Iowa’s economy continued to lag below neutral growth in July, in part because of fears of growing areas of drought in the state. Much of western Iowa is experiencing abnormally dry conditions as seen in yellow on this map released on July 16 by the U.S. Drought Monitor. Areas highlighted in tan are considered moderate drought, with orange representing severe drought conditions.

Iowa’s rural economy improved in July, but remains below neutral growth, in part because of continued low commodity prices and concerns over growing areas of drought across the state.

According to the Rural Main Street Index, released by Creighton University, Iowa’s index in July rose to 43.1, up from June’s index of 39.4. The index ranges from zero to 100, with 50 representing neutral growth. 

The index is the result of a monthly survey of community bank presidents and CEOs in rural, agriculturally and energy-dependent areas in 10 states, focusing on about 200 rural communities with an average population of 1,300.

Overall, the index in the 10-state region increased to 44.1, well below neutral growth, but up from 37.9 in June, and well above the record low in April of 12.1.

July’s index represented the fourth consecutive month of recessionary economic conditions.

“Farm commodity prices are down by 12.5% over the last 12 months. As a result, and despite the initiation of $16 billion in USDA farm support payments, only 6% of bankers reported their area economy had improved compared to June while 17.6% said economic conditions had worsened,” Ernie Goss, the Jack A. MacAllister Chair in Regional Economics at Creighton University's Heider College of Business, said in the report, released late last week.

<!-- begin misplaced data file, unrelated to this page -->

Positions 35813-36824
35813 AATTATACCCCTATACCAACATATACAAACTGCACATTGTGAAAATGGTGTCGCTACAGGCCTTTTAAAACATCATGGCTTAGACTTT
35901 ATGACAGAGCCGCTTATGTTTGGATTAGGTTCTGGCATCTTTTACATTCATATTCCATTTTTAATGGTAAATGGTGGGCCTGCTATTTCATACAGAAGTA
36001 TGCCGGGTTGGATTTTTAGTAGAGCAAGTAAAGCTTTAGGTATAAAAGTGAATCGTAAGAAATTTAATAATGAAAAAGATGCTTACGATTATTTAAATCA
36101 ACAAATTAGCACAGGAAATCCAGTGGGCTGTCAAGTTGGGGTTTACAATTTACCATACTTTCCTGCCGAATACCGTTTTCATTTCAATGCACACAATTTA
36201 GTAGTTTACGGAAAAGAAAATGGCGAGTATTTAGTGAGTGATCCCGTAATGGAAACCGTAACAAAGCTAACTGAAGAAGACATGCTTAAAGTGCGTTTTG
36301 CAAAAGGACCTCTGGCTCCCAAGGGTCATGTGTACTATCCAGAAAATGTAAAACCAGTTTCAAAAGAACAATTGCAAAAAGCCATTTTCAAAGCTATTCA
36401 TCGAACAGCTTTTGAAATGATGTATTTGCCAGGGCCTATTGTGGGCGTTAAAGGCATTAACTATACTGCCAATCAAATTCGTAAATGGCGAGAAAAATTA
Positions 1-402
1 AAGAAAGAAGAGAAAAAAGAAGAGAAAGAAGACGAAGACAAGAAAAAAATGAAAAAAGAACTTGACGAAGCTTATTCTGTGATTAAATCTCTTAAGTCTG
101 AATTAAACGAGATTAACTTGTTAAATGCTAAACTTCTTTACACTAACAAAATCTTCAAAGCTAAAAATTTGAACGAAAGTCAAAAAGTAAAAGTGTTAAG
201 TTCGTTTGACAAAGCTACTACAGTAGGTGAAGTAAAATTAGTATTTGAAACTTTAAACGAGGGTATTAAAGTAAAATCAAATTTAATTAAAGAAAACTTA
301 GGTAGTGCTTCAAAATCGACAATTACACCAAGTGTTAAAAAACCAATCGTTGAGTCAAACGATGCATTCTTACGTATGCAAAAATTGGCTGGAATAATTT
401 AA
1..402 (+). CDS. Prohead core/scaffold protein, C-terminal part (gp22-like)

Jim Eckert, president of Anchor State Bank in Anchor, Ill., cited concerns about the effect areas of expanding drought will have on the region’s farm economy.

“Our immediate area is in a dry pocket again this year,” he said in the report. “Crops look good but are under severe stress due to lack of rain.”

According to the latest U.S. Drought Monitor, released last Thursday, July 16, abnormally dry conditions exist across nearly all of western Iowa, and in several counties in east-central Iowa. Moderate drought conditions are expanding from southwest Iowa into areas of central and north-central Iowa, while a pocket of severe drought has expanded from southwest Iowa into central Iowa, just west of Des Moines.

Iowa’s farmland-price index in July grew to 49.2, up from 48.3 in July. Iowa’s new-hiring index for July fell to 43.4 from 51.9 in June. Compared with the pre-COVID-19 level, the Iowa Rural Mainstreet economy is down by 57,000 jobs, or 8.6%, the report showed.

The overall July report for the 10-state region also showed:

  • The overall index advanced to a weak level and remained below pre-COVID-19 levels.
  • Compared with June economic conditions in their area, approximately 6% of bank CEOs reported improvements, while 18% detailed deterioration.
  • This month, bankers estimated that farm loan defaults would rise by 5% over the next 12 months. That's up slightly from 4.8% registered one year ago.
  • Approximately 38% of bankers reported a decline in customer visits due to the coronavirus.
  • Almost one-third of bank CEOs indicated that the coronavirus had reduced the number of farm loan applications.
  • Employment for the Rural Mainstreet economy was down by 372,000, or 8.5%, compared with pre-COVID-19 levels.